Rodneyck Posted 9 Jun 2006 , 5:43am
post #1 of

Well I had my first class tonight in cake decorating school and we covered many things, but one thing I would like to share was on Hi-Ratio Shortening.

My instructor, who also owns a bakery, said that Hi-Ratio Shortening is nothing like the regular Crisco because it contains emulsifiers. It whips up, fluffs, unlike Crisco. The other major benefit is that it does not leave that greasy aftertaste on the tongue like regular shortening. You can use it in pies and tarts causing the crusts to flake more.

She made a decorator's buttercream icing with it, higher ratio of shortening to butter and it was so delicious, not greasy at all. I was sold. If you can get it locally or order it online, it is well worth it.

I buy mine from;
countrykitchensa.com

45 replies
cakesondemand Posted 9 Jun 2006 , 5:48am
post #2 of

Thats all I use my icing is more like whipping cream. Love it wouldn,t ever go back to crisco.

paxpuella Posted 9 Jun 2006 , 2:26pm
post #3 of

When I was at Walmart last night, I looked for this but they didn't stock it. Has anyone found it locally at their grocery stores?

Thanks for the link, I am going to check it out.

icon_smile.gif

justsweet Posted 9 Jun 2006 , 2:31pm
post #4 of

Here is some information on places to buy and differant names hi ratio goes by. You can buy at cake decorating supplies but it is costly.

I bought mine in CA, 50 lbs for $29.00. For Sysco and bakemark you want to see if they have a cash and carry store. You can buy their without having a business license.

Hi Ratio Shortening

http://www.sysco.com/aboutus/contactus.asp
item number 4003869 shortening cake cube all vegetable
(50lbs for $29, local store in Hayward (510) 481-1515, called cake shortening)

http://www.foodservicedirect.com/index.cfm/S/13/CLID/146/N/4471/Hunt_Wesson_-_Wesson_Shortening.ht (50lbs super quick blend 50lbs $56.45)

Other brands: Alpine, Biscot 140, Blendex, COVO S.M., Cremelite,CRISCO HI-RATIO, Golden Glow, XXX crème, Monarch Covo Sm (Icings & Cakes), Monarch Covo Sm - Non Hydro
Monarch XXX Cream (for Icings), Monarch Artisan Cremin (for buttercream icing - just whip & use)
Monarch M300 (Icing Base), Canbra Hi Ratio (Cakes) AND SweeteX Hi Ratio Shortening

http://www.bakemark.com/ (32621 Central Ave., Union City 510-487-8188, plus recipes)

ladyonzlake Posted 9 Jun 2006 , 2:39pm
post #5 of

Thanks for the info. I had read about Hi ratio shortening but I wasn't sure what the difference was. I do have a cash and carry so I'll have to see if they have it. I thought I saw it Costco but when I went back it wasn't there.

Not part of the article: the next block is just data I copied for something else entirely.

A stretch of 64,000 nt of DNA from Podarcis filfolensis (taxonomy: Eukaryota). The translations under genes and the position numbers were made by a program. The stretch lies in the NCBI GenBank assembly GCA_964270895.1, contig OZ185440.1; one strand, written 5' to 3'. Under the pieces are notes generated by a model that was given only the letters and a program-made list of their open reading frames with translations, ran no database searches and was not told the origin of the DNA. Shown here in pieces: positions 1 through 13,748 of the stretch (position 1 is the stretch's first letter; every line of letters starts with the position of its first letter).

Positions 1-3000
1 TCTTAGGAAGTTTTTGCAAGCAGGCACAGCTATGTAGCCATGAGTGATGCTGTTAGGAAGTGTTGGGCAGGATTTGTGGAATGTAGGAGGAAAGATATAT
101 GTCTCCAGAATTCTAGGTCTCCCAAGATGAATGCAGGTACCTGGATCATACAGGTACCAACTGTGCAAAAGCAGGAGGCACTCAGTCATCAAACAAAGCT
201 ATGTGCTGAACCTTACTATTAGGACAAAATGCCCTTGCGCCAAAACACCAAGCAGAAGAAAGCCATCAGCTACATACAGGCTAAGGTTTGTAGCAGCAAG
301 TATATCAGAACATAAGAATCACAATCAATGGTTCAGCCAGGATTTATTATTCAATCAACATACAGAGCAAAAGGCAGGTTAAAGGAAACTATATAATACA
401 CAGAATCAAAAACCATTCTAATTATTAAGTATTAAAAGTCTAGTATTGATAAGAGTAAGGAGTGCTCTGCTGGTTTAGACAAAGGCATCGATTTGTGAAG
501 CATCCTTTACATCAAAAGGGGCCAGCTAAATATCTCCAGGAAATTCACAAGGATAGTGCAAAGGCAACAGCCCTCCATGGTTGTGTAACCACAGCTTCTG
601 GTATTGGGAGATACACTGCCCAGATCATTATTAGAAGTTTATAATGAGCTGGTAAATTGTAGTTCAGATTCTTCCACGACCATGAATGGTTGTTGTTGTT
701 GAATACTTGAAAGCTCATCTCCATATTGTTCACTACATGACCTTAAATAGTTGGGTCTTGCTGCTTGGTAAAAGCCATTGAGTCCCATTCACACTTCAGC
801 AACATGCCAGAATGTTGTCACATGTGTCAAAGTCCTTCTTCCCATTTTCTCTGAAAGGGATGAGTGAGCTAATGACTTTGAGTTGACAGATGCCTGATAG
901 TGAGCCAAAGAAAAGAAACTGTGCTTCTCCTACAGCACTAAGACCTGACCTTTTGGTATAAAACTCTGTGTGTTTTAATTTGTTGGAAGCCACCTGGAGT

darkchocolate Posted 9 Jun 2006 , 7:23pm
post #6 of

I was googling about this special shortening because I would love to get some and I wanted to share this article.

One thing the site doesn't tell you about cake mixes, is the reason that they seem to be more moist than the cake you mix from scratch. The
secret ingredient that cake mixes (and bakeries) use is something called "hi-ratio" shortening....also known as "cake shortening". This is a special emulsified shortening that allows the cake formula to have more sugar in it than if you used a regular shortening. The more sugar in a cake formula, the more moist the cake will be. Sugar is "hygroscopic", meaning it attracts and holds moisture. If you use hi-ratio shortening, you have to use a recipe that calls for hi-ratio shortening. You can't just take any old cake recipe and substitute hi-ratio for regular shortening or butter. You have to make other adjustments as well (like adding more sugar) and the way you mix the cake is different too.
You can't buy hi-ratio shortening at the grocery store....it's only available from bakery supply houses (at least in my area, anyway). One of the most common brand names is "Sweetex'.

There's lots of good scratch cake recipes out there, but you should never expect them to be like a cake mix, because without that special shortening you can't achieve the same result. It doesn't mean a cake mix is any better......it's just different.
Hope that helps.....
Cheers.....Annie
http://experts.about.com/q/Desserts-747/BROWNIES.htm

darkchocolate

Kiddiekakes Posted 9 Jun 2006 , 7:30pm
post #7 of

I bought a box of High-Ratio shortnening from Bakemark about 2 months ago.It was a good deal for a 50 lb box...$43.00 CAD.But I have to tell yah...although the texture is much better compared to Crisco I wouldn't buy it again....When I tint my colors..I use Americolor....it almost seems like the oils or some sort of liquid comes from it.By this I mean my icing looks like it is breaking down in the bags and when you pipe it out..sometimes small liquid spurts come out also and the color looks like it has specs in it..Especially on dark colors it is very noticeable.I also tried it on chcoclate buttercream which has no color in it but cocoa and it did the same thing.Being that I use alot of colors decorating kids cakes I wouldn't recommend it for that use.The taste is much nicer though for white icings and baking!!!

darkchocolate Posted 9 Jun 2006 , 7:35pm
post #8 of

Kiddiekakes, I sure appreciate you letting us know about the problems you have had with colored icing. I always want to know the good and the bad about a product or recipe. I sure wish some bakery or something would be willing to sell me a small amount, maybe 5 pounds or so just to try it.